SFW is a tactical area weapon used against massed stationary or moving armor and ground vehicles.

The munitions dispenser contains a payload of 10 BLU-108 submunitions, each containing four skeet-shaped copper disks totaling 40 lethal, target-seeking projectiles. The skeet’s active laser and passive IR sensors can detect a vehicle’s shape and IR signature; if no target is detected, the warhead detonates at a preset time. Primary targets are massed tanks, armored personnel carriers, and other self-propelled targets.

SFW can be delivered from high altitude and in adverse weather. It debuted in combat in Iraq in 2003. DOD ceased cluster munition procurement in 2007 and has only employed the weapons in combat once since 2003.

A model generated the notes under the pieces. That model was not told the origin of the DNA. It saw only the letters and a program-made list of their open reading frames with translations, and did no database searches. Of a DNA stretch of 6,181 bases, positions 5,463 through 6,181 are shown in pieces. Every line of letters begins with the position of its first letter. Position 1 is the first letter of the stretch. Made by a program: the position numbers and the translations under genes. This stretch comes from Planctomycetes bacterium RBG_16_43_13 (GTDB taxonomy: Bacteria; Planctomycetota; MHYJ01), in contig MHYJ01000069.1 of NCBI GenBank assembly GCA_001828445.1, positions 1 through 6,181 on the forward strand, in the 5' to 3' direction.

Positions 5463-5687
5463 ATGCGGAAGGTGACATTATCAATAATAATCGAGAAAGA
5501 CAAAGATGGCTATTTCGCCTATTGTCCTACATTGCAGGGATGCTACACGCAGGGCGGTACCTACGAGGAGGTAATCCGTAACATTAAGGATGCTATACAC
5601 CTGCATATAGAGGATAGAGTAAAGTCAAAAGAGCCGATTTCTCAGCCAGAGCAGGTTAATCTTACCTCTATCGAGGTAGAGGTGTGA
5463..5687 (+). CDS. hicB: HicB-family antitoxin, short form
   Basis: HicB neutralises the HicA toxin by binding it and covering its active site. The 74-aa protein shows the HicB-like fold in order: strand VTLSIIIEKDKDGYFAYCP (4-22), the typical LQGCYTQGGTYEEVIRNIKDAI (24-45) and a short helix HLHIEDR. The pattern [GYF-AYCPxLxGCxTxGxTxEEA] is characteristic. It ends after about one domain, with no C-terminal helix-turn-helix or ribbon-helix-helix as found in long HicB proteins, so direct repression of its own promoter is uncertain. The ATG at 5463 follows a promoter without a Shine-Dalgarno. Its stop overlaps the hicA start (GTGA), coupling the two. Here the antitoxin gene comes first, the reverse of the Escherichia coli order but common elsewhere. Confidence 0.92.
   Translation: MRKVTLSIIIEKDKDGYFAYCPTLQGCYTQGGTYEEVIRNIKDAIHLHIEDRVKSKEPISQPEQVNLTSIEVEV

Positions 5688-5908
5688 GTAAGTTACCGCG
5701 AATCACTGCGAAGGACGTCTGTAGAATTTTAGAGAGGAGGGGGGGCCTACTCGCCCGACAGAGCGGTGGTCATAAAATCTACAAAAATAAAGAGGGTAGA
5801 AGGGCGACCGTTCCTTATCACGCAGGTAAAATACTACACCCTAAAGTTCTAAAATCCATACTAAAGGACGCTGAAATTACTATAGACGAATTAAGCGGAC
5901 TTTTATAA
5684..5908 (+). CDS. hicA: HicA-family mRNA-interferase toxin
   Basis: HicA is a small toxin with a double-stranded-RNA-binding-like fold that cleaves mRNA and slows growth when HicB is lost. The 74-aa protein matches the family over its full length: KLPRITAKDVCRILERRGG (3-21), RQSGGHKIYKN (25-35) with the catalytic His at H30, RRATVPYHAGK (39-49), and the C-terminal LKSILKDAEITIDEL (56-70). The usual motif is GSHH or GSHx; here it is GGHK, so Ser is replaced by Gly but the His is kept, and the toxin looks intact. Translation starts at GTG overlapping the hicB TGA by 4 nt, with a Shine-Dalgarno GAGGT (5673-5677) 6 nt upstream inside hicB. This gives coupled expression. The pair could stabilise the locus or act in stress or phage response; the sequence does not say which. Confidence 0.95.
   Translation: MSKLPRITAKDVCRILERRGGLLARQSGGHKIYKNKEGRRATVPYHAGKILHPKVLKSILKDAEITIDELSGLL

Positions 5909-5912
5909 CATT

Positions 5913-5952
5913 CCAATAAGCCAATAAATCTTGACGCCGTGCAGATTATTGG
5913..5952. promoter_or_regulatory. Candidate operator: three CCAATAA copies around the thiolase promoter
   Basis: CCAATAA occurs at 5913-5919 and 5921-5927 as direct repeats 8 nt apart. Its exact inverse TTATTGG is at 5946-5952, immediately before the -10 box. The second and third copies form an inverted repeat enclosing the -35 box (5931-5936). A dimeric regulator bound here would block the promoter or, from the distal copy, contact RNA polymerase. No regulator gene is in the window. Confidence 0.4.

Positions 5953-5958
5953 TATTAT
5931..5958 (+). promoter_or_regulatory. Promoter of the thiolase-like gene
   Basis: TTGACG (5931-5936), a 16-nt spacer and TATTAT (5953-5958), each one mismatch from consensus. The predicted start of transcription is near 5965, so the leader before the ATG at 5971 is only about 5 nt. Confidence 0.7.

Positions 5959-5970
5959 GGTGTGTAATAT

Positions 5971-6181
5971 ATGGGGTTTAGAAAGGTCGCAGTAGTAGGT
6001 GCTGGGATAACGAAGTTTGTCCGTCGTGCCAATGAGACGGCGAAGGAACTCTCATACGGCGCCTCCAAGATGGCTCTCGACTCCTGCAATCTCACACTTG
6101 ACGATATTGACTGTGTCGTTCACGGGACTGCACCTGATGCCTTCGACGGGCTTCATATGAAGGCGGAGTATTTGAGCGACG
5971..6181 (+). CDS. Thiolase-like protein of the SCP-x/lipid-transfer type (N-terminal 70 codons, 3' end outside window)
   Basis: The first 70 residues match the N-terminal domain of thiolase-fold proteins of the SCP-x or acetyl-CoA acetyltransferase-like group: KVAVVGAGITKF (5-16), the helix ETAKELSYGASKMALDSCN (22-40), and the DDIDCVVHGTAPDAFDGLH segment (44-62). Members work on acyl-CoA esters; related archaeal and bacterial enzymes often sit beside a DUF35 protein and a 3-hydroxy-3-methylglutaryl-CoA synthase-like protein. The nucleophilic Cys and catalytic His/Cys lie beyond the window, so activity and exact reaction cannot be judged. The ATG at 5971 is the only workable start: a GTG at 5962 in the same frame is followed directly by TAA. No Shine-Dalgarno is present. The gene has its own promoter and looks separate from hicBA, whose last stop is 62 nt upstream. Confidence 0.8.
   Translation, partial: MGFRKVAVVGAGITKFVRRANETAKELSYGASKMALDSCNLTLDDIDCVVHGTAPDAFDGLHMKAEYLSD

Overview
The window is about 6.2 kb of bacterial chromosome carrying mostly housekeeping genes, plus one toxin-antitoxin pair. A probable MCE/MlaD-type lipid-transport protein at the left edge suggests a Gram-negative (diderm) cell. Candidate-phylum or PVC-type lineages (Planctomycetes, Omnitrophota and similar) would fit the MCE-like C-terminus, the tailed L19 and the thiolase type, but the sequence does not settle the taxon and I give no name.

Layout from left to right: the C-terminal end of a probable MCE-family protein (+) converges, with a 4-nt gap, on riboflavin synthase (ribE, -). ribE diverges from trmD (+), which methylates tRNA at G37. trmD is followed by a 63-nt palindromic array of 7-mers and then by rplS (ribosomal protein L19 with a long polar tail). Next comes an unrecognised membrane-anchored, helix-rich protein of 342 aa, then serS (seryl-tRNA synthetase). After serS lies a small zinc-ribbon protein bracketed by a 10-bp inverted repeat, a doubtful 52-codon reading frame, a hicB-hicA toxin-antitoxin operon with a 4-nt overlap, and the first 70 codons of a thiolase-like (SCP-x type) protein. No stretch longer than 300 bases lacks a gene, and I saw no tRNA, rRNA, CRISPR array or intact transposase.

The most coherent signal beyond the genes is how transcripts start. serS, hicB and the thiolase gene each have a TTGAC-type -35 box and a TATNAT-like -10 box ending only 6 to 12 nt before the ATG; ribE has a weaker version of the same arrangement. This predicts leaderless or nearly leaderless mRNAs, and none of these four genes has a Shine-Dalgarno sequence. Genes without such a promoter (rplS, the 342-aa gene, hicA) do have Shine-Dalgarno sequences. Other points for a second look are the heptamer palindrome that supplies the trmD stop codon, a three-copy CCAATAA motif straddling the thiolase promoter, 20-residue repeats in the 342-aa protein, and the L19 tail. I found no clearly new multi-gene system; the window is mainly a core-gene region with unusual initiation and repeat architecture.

CBU-105 was the only standard USAF cluster munition that met the less-than-one-percent failure rate previously mandated by DOD for use beyond 2018. DOD has since reversed course, retaining existing weapons for deterrence on the Korean Peninsula.

USAF is now testing the 2,000 lb-class Next Generation Area Attack Weapons (NGAAW) which replaces explosive submunitions with a high-fragmentation warhead, reducing the risk of unexploded munitions injuring noncombatants.

Contractor: Textron Systems.
First Flight: Circa 1990.
IOC: 1997.
Active Variant: •CBU-105. CBU-97 casing with Wind-Corrected Munitions Dispenser (WCMD) tail kit.
Dimensions: Length 7.7 ft, diameter 15 in.
Performance: Delivers 40 lethal projectiles over an area of about 500 ft x 1,200 ft.
Guidance: IR targeting in each warhead; INS (via WCMD tail kit predispersal) and GPS-data (via aircraft, prerelease).
Warhead: Shaped charge and blast fragmentation.
Integration: A-10C, B-1B, B-52H, F-15E; F-16C/D, (tested on MQ-9).

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